The distributed nature of population health has long been a challenge as well; when gauging the success of a population health program, a key factor is the care-provision sites’ ability, whether they are hospitals or clinics, to provide services in a dependable manner to the communities in their immediate vicinity. With telehealth now mainstream, in combination with RPM, we are seeing meaningful strides towards large-scale care management, especially when there is an established relationship and the patients are enrolled in programs with their providers. Unfortunately, there are still many scenarios that illustrate gaps in our care models – for example, if you require urgent in-person care, do not have access to an appropriate treatment site, or if you lack an ongoing provider relationship, it is likely that your only options are to either not seek care, complicating things further, or to opt for emergency care instead. It is scenarios like this that continue to pose challenges to a comprehensive population health approach. There is a budding solution in this arena, however. One that requires many pieces of infrastructure that we now already have today, thanks largely to the transformation spurred on by the pandemic – on-demand at-home urgent care through both, in-person (also known as “mobile”) and telehealth visits.
Again, while the idea of on-demand mobile urgent care is not new, it has not yet had its time in the limelight. There do exist some firms that provide such services as an out-of-pocket expense in very limited geographies. However, most, if not all, such programs are small mobile-nursing-based companies with limited offerings and minimal diagnostic capabilities. And much like how shifts in reimbursement during the pandemic allowed Telehealth to go mainstream, to allow the disparate pieces to fall into place for this, there would need to be a focus on it by both provider and payer organizations. The “mobile” aspect of such care offers an obstacle, since it requires purpose-fitted transportation, loaded with appropriate supplies through an established supply-chain, manned by care teams that deliver on-demand location-based care, akin to rideshare platforms with delivery services.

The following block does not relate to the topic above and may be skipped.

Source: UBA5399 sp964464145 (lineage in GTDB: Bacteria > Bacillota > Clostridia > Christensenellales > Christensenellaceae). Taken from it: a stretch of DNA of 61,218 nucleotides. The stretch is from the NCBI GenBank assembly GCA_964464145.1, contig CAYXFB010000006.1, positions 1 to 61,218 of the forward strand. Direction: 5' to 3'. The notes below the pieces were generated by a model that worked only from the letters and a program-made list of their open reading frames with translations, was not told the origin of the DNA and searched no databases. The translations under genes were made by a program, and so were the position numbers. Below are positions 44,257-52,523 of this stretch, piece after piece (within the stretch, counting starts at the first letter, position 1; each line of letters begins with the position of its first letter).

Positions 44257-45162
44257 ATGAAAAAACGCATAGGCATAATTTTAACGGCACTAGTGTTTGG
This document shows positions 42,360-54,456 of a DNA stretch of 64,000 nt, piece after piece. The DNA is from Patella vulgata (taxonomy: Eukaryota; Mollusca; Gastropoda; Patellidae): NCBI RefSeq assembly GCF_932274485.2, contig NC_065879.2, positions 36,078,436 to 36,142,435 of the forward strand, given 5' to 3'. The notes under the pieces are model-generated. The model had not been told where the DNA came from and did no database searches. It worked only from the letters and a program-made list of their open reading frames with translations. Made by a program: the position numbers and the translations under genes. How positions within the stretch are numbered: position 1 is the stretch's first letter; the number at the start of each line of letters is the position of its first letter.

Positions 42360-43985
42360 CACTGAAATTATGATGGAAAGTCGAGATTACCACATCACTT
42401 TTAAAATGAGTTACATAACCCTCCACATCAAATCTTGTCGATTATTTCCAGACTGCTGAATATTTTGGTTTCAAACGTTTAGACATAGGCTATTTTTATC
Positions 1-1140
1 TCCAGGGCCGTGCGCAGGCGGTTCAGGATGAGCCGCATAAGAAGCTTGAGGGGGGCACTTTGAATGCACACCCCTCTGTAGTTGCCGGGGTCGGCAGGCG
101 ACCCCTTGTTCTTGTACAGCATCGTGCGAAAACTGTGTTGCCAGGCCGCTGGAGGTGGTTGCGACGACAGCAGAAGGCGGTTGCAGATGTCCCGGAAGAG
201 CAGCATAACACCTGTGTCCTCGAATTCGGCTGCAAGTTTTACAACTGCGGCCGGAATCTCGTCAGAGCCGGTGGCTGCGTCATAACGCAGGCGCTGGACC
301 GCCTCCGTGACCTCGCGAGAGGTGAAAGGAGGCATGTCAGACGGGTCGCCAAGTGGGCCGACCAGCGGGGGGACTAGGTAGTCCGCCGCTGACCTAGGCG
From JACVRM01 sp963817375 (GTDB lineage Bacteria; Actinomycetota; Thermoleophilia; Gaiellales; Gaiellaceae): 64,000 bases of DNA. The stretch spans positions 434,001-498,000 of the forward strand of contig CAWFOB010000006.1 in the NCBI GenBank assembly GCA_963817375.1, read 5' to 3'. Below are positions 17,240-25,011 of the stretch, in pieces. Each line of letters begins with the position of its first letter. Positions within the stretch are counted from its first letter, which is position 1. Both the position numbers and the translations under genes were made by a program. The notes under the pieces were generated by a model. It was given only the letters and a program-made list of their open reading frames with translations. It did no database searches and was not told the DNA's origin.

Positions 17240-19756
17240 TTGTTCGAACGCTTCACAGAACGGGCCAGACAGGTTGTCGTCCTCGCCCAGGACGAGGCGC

Historically, creating an entirely new program, especially one that radically changes the mode of delivery, has been a hard thing for providers to achieve quickly at scale. Fully-integrated provider organizations with their own insurance plans and ambulatory networks do have an edge; they are able to see benefits in their communities even today, when offering at-home and/or on-demand care, even when the policy aspect and outside reimbursement have not quite caught up. This leads one to infer that it will likely be these very same organizations – which choose to invest in this realm of care provision, using the latest in digital health to extend their clinical resources – that will likely find themselves being approached by other keen health systems looking for a population health partner in the near future.